Compare home mover mortgages in Ireland
If you’re moving to a new property our mortgage comparison can help you find the best rates. Compare home mover mortgages from Ireland’s top lenders.
What is a home mover mortgage?
Home mover mortgages are designed for people moving from one property to another.
Whether you’re upsizing due to additional family members or downsizing when your children leave home, moving to a new county or to the next street - a home mover mortgage will meet your needs.
There are two options available when you’re moving home:
- Mortgage porting: If your mortgage is portable, you can transfer it to your new property in a process known as porting. You can apply to ‘top up’ if you need to borrow more or redeem part of your mortgage if needing less.
- Home mover mortgage: This is a new mortgage with the same or a different lender. A new mortgage could work for you if you’re buying a more expensive property or better rates are on offer. Property valuation fees and solicitor fees may apply.
What second-time buyers need to know
You need to know several lending rules and processes before applying for a home mover mortgage.
Loan to value (LTV) limit
Home movers and second-time buyers require a 10% deposit.
The maximum LTV is 90% which is the percentage of the property’s value you can borrow, although lenders may go above this limit in some instances.
Loan to income (LTI) limit
You can borrow up to 3.5 times your gross salary, but if you’re getting a joint mortgage, it’s 3.5 times your combined salary.
The Central Bank allows 15% of second-time buyer mortgages to be offered above the LTI limit of 3.5 times gross salary, so lenders may be able to increase this limit under certain circumstances. You’ll need to be a low-risk borrower to be considered, requiring a good credit rating and income level.
What’s the home mover mortgage process?
Here are the key steps for getting a home mover mortgage and moving to a new home.
Firstly, get your home valued and work out how much you can borrow and the deposit required for your new property.
Compare mortgage deals using our comparison tool or find a mortgage broker who can access a panel of lenders. Once you’ve found a mortgage that’s right for you, apply for an approval in principle with the lender.
Finally, find a property that’s within budget, make an offer and obtain a solicitor to carry out the legal proceedings. Once your mortgage application is confirmed, you’ll need to sign your mortgage offer letter.
How to choose the best home mover mortgage
To find the right mortgage for you, you need to consider several things before you apply.
What happens if you’re in negative equity?
If you owe more on your mortgage than the property is worth, this may prevent you from moving.
However, some lenders may let you transfer the negative equity to your new mortgage if you meet other criteria, e.g. a good repayment record for the past two years. Speak to your lender, a mortgage broker (mortgage credit intermediary), or a financial advisor for advice.
Home mover mortgage FAQs
How much is stamp duty in Ireland?
Stamp Duty is a tax you have to pay when you transfer ownership of a property and other assets in Ireland. It’s due when a Deed of Transfer or Deed of Conveyance is required to transfer ownership.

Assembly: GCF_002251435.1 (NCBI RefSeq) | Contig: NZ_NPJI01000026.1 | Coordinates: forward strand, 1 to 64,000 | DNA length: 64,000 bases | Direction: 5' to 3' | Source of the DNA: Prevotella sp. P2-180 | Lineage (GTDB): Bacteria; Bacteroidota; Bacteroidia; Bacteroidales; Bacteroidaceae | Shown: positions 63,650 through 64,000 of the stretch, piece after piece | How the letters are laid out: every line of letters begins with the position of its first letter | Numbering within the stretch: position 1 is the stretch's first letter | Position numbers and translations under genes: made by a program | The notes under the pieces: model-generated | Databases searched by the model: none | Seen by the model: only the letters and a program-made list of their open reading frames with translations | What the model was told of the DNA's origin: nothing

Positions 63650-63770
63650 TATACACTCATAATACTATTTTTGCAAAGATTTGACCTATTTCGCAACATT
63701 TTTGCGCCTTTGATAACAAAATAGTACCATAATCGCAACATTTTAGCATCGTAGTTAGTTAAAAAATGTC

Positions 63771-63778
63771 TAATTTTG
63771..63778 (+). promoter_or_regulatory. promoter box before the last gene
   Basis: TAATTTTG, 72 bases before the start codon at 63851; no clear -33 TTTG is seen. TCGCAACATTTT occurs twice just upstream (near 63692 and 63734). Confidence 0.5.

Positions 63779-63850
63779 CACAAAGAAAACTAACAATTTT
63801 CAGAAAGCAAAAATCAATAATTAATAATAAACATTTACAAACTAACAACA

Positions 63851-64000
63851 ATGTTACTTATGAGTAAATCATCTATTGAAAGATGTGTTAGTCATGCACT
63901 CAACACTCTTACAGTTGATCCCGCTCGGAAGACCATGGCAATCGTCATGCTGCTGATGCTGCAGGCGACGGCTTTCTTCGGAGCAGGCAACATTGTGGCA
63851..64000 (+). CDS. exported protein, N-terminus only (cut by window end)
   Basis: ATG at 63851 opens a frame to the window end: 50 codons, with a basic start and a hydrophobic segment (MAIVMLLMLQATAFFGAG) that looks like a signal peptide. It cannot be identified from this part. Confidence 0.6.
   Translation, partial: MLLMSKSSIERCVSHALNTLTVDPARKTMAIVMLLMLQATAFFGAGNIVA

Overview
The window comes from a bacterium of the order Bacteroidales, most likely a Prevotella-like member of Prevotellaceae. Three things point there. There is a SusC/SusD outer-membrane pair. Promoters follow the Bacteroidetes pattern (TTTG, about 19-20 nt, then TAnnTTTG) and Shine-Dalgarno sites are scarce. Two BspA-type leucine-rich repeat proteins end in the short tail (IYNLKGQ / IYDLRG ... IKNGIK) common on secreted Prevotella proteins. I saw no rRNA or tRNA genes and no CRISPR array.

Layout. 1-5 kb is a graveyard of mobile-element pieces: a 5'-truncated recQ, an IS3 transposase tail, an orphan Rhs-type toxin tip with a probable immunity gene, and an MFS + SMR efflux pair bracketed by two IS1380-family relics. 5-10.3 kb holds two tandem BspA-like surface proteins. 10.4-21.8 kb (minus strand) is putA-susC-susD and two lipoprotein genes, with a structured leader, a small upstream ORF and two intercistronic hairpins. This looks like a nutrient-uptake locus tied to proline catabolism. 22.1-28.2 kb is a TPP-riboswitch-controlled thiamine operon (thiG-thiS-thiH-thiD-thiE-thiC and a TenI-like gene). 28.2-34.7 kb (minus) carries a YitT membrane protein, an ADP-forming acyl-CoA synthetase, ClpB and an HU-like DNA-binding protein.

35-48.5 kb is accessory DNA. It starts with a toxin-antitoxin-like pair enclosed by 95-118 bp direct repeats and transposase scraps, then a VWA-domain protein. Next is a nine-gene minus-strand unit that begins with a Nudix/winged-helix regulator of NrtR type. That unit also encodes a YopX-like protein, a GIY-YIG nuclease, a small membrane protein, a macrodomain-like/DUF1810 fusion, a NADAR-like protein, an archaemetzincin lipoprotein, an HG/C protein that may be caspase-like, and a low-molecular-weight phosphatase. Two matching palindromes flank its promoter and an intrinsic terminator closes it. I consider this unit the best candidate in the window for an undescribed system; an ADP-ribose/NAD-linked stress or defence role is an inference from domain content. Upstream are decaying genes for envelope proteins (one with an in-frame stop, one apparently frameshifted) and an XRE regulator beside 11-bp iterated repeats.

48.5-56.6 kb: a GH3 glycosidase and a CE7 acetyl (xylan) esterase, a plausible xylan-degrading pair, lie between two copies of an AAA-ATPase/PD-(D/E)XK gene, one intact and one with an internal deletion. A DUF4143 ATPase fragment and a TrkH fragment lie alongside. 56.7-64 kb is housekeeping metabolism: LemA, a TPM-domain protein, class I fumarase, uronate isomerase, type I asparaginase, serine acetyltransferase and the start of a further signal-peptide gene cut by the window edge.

When you’re buying a new home, stamp duty rates depend on the value of the property. The current rates for residential homes in Ireland are:
- 1% of the purchase price up to €1m
- 2% of anything above €1m
Can I keep my tracker mortgage if I move home?
If you have a tracker mortgage and don’t want to give it up, you may be able to continue on that type of mortgage when you move home.
Although trackers are unavailable to new customers, some lenders offer follow-on tracker mortgages for existing tracker customers.
This means staying with the same lender and the same or similar product terms as before.
Check with your lender whether they offer a tracker mortgage for home movers.
Can I move house if I have a fixed rate mortgage?
It is possible to move if you have a fixed rate mortgage, but you may have to pay an early redemption charge (ERC).
To avoid paying fees, you may be able to:
- Port your mortgage over to the new property
- Wait until the end of your fixed term, when you’re free to redeem your mortgage without penalty
Porting over your mortgage involves staying with the same lender and reapplying for a mortgage with them. This may mean missing out on a better interest rate with another lender.
If your circumstances have changed since you last applied or wish to borrow more, you may not be eligible to port your mortgage over.
You’ll need to weigh your options and the costs involved. For example, paying an ERC and switching your mortgage to a better rate or porting your mortgage over and paying a higher interest rate.
What fees and costs do I have to pay when moving home?
There are several fees to pay that can’t be added to your mortgage, including:
- Valuation fee, this covers a report that’s given to your lender
- Survey fee to check the structural condition of the property before you buy
- Solicitor fees for managing the process and legally transferring the property into your name
- Stamp duty, this is a type of tax you must pay
- Early redemption charge may apply if you leave a fixed rate mortgage before the term ends. You could save money by porting your mortgage over to the new property.
You may need to pay for removals or temporary storage to help move your furniture, appliances, and other belongings.
Once you’ve moved, depending on the property’s condition and your budget, you may wish to redecorate it or do more substantial renovations.